Implications for Educational Practice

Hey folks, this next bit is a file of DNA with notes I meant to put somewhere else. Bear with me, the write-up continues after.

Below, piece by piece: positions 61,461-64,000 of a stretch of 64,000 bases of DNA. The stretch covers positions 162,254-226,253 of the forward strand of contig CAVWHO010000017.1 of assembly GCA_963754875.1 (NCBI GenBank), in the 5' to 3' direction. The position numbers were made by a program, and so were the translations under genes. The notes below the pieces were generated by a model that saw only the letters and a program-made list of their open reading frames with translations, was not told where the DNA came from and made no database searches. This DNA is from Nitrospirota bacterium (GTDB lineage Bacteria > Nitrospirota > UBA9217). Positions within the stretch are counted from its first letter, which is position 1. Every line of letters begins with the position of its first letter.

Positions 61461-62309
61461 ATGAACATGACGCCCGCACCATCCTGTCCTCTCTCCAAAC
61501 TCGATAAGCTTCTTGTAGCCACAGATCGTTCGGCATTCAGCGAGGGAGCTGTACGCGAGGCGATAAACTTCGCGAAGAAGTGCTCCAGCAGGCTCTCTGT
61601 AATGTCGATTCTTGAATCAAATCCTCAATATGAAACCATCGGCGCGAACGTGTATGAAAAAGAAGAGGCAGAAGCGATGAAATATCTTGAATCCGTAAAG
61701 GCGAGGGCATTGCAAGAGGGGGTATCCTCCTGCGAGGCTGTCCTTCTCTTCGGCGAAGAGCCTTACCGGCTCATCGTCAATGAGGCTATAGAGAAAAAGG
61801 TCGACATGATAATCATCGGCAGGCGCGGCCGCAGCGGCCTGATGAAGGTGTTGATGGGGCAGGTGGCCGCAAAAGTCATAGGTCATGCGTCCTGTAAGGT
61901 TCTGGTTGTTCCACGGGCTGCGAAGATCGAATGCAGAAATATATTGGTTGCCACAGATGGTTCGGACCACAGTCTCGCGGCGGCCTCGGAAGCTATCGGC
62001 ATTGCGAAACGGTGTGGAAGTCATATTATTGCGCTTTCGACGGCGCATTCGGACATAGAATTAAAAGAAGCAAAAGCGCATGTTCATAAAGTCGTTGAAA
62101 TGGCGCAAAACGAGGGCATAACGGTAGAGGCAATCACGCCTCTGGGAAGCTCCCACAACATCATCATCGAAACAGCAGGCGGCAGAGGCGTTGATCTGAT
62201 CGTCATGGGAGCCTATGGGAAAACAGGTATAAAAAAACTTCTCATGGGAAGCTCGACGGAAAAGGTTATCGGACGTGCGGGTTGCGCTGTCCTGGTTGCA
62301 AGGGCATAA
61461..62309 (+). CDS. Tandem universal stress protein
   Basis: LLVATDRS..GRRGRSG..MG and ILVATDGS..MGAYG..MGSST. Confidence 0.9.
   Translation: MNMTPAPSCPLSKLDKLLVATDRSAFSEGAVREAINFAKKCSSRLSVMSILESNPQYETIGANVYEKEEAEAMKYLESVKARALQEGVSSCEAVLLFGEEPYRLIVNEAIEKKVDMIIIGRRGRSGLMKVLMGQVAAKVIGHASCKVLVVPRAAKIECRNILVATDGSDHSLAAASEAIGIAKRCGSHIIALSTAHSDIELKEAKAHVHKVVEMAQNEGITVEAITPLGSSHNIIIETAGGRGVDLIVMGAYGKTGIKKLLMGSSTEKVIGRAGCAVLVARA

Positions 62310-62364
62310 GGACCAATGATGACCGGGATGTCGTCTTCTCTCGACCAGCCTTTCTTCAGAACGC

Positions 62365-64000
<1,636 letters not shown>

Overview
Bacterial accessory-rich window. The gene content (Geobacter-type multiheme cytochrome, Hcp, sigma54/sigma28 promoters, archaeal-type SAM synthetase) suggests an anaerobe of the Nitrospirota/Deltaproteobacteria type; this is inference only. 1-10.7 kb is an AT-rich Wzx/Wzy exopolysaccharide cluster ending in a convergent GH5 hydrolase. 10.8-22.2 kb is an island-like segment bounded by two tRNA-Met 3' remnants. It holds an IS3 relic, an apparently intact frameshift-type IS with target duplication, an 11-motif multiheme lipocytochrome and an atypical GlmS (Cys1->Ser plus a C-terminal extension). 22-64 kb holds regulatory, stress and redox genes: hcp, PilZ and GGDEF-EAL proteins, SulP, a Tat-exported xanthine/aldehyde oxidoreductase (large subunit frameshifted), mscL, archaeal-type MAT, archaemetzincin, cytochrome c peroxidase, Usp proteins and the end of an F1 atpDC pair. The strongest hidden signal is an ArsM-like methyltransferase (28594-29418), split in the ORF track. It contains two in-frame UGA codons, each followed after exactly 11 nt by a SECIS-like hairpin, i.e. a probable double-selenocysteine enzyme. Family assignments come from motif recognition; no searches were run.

With educational technology growing increasingly accessible, under what classroom circumstances can young people use digital writing to engage as global citizens? And under what circumstances will such engagement be stifled? Literacy educators often occupy a rather complicated position in relation to their students’ engagement as global citizens. In the United States, for example, the Common Core State Standards for ELA charge teachers to prepare students who are “college and career ready” in a “twenty-first-century, globally competitive society” (Common Core, 2010). Underlying the idea of a “globally competitive society” is a neoliberal conception of the global other, one that views global youth principally as competitors for increasingly scarce global resources. The CCSS for ELA, then, frames global citizenship fundamentally as an economic imperative, and this framing shapes the kinds of reading and writing assignments teachers in the U.S. bring to their classrooms. Here is a typical example: students are asked to read an article alerting a U.S. audience that young people in Asia—particularly those in China and India—are outpacing American students in mathematics, and their teacher follows this sort of reading with reflective or research-based writing assignments in which students interrogate the causes and long-term effects of Asian mathematical superiority on their future job opportunities.